Keep doing this exercise until your bow has reached its full draw length and you have checked that the limbs are bending back evenly as they should be. Spend some time on this step as this can be the crux of any bow making venture.
Select Sticks for Your Arrows
Now that your bow is strung and you have spent a while tillering it thoroughly you can get onto fletching your own arrows, it is known as a bow and arrow after all. Using your bow without an arrow is practically pointless so want to ensure that you are using the finest materials to craft your arrows. Below you will find a few tips to help you craft the best arrows you can.
What’s the best type of wood?
Unlike the materials chosen for your bow, you can happily use sticks or even cut off sections of a sapling or branch. As long as your chosen material is fairly sturdy and dry then you can typically craft a decent arrow from any material you find out in the wilderness. Again, much like a bow, hardwoods will tend to make a better arrow shaft, but the main power behind an arrow will come from its tip. Dry fire wood is also a decent source for arrow crafting, if you are skilled enough at arrow making almost anything will do.
How to find the best wood:
You don’t need to spend too much time searching the forest floor for the perfect branch to craft your arrow from. If you see a decent looking sapling or branch then pull out your knife and whittle away as it will definitely do the job well. If you are struggling to find anything but greenwood, you should be ok using it as long as you dry it out over a fire before you begin carving with your knife.
How to pick the best piece:
The best arrow shafts are perfectly straight so if you can find a naturally straight branch then you will be able to craft an arrow fit for even the worst wilderness survival situations. Try not to stress too much about this however for as long as your knife is sharp you will be able to easily carve the perfect arrow shaft.
If you are struggling to find a branch or sapling to get a decent stick from then you can resort to using thick plants and fibers. Bamboo and goldenrod are ideal choices and are used by many people around the world for a reason.
Shape the Arrows
Shaping your arrows will take far less effort than carving your bow did. Chipping wood from the belly of a stave can take a while, whereas fletching an arrow will take little effort at all. Whittle away any loose bits of the branch and try to remove any knobs as you want your arrows to be as smooth as possible. You can also slightly heat the branch above a fire to help the shaping process as you long as you take care not to burn the arrow. Your arrow should ideally be the same length as your bows’ maximum draw length.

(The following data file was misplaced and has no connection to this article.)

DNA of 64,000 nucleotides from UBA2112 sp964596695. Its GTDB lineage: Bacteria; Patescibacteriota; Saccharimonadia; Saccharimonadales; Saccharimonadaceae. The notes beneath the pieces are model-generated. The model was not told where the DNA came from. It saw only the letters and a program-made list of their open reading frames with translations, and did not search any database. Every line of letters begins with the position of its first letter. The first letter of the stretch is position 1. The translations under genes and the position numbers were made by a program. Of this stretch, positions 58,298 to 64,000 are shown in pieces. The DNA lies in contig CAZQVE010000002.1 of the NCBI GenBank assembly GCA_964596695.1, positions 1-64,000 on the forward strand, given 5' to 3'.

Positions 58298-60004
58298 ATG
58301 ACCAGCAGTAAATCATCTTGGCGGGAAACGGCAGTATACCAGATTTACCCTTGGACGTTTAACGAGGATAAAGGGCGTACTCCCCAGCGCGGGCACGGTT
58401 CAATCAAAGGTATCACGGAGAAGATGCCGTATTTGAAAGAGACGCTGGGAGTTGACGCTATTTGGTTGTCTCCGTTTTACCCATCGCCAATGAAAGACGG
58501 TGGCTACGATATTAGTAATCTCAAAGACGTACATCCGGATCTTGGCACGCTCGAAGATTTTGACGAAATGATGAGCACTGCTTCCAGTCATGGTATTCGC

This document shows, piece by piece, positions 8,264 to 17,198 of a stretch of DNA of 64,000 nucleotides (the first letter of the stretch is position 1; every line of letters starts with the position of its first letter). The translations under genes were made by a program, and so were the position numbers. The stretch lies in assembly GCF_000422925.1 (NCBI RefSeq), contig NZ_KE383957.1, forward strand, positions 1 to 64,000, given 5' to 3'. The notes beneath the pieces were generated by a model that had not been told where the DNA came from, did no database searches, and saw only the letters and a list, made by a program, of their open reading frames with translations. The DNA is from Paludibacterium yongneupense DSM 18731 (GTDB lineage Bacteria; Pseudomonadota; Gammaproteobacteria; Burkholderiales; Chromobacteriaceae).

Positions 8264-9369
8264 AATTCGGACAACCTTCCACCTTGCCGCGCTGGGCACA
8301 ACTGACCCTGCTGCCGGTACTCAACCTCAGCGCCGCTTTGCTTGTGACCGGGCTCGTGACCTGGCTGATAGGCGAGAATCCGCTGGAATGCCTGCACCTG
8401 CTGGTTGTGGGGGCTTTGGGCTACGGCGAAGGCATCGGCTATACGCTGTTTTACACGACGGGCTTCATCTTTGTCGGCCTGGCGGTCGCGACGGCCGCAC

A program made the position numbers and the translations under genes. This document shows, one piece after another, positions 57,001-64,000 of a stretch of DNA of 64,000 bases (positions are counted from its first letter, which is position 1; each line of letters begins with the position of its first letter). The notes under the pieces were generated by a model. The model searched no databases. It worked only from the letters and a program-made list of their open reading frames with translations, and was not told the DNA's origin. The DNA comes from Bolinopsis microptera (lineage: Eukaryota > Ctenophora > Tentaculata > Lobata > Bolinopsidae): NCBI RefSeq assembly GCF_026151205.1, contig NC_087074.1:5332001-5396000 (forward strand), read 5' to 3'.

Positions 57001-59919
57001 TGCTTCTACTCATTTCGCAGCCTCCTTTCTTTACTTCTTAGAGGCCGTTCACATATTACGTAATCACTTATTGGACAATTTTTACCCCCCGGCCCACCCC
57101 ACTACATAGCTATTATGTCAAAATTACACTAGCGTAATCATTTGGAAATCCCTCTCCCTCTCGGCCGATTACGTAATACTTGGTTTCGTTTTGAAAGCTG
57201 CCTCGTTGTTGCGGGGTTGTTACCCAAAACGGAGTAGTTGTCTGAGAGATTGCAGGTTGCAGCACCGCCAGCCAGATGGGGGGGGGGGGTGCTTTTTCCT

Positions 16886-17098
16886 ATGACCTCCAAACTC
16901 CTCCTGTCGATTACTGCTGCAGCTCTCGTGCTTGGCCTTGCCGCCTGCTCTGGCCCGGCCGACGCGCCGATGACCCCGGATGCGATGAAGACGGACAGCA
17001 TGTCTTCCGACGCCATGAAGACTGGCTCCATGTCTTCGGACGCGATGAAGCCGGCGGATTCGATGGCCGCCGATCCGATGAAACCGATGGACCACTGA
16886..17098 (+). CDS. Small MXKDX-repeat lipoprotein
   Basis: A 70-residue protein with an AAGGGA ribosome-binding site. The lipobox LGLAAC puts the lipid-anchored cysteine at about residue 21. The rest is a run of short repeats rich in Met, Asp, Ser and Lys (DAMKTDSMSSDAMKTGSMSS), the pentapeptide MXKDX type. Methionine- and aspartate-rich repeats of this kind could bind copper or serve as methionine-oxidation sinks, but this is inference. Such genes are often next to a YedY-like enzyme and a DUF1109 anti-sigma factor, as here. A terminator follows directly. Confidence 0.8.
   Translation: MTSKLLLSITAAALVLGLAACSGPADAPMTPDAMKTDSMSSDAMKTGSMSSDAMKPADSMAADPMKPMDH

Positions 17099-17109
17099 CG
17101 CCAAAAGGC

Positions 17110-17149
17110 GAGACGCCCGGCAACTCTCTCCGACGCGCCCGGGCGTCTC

Once you are happy with the shape of your arrow be sure to carve a slight notch at the back of the arrow on one end, deep enough to hold the plant fiber string. This is so you can rest your arrow on your bows’ cordage offering an accurate way of aiming before you let go of the string.
Sharpen the Arrow Points
After carving your arrows’ shaft, you will now be wondering how best to make a point so your arrow can pierce its prey. This point can be carved directly into the arrow itself saving you time and effort when you are in a hurry. Whittle away one end into a sharp point and gently heat this over a fire if possible to harden it. Although this isn’t as strong as crafting your own individual arrow head, it is a fast option that you can always rely on when you are in a rush.
Make an Arrowhead if Possible
If time isn’t too much of an issue then we would fully recommend making an arrowhead if possible after all you have just put a lot of effort into learning how to make a survival bow. Practically any thing can be used as an arrow head if needed as long as it can be sharpened, or naturally has a sharp point. From glass to bone, if it can be carved it can be used.
Once you are happy with your new carved arrowhead, you will need to secure it to the end of your arrow. Using twine, duct tape or even some leftover plant fiber from your bow string, tie the arrowhead to the end of your arrow securely and it will be ready for you to fire. Try not to go too overboard and make a really long arrowhead, ideally, it shouldn’t be any larger than 2 inches it just needs to be long enough to take down small game.
You can also add feathers to your arrow to help improve its course through the air and ensure it gains the speeds needed to pierce a variety of different surfaces. This process is fairly straightforward and doesn’t require much additional work. Simply forage around for some loose bird feathers and tie or glue them to the rear end of your arrows to make a bow bundle that even the most experienced archers will appreciate.
What is a survival bow?
A survival bow is typically a bow that is portable and can be taken with you in case you find yourself in a survival scenario. They are perfect for taking out small game and can save your life in a pinch. They tend to be less tech-based as competitive bows are and will commonly just be made out of a piece of dry wood and cord. Learning how to make a primitive bow can be an extraordinary skill to have if you find yourself venturing into the wilderness.
Is a bow good for home defense?
As useful as bows are and as powerful as they can be at taking down game and hunting prey, they are perhaps not the best choice when it comes to home defense. There have been occasions where a bow has saved someone from a serious robbery attempt but these cases are extremely rare. Whilst it may be handy to have one nearby just in case it isn’t a wise decision to put too much faith in using a bow for defending your home.
Is a bow a good survival weapon?
In large outdoor areas or forested zones, a bow can be an extremely hand tool to have with you. They can ward off potential predators and are more than powerful enough to take down most game when you need food. Bows have been used by a host of different people around the world and even in films (think Katniss Everdeen in the hunger games). If you can train enough and ensure you know how to wield one correctly a bow can be an extraordinary survival weapon!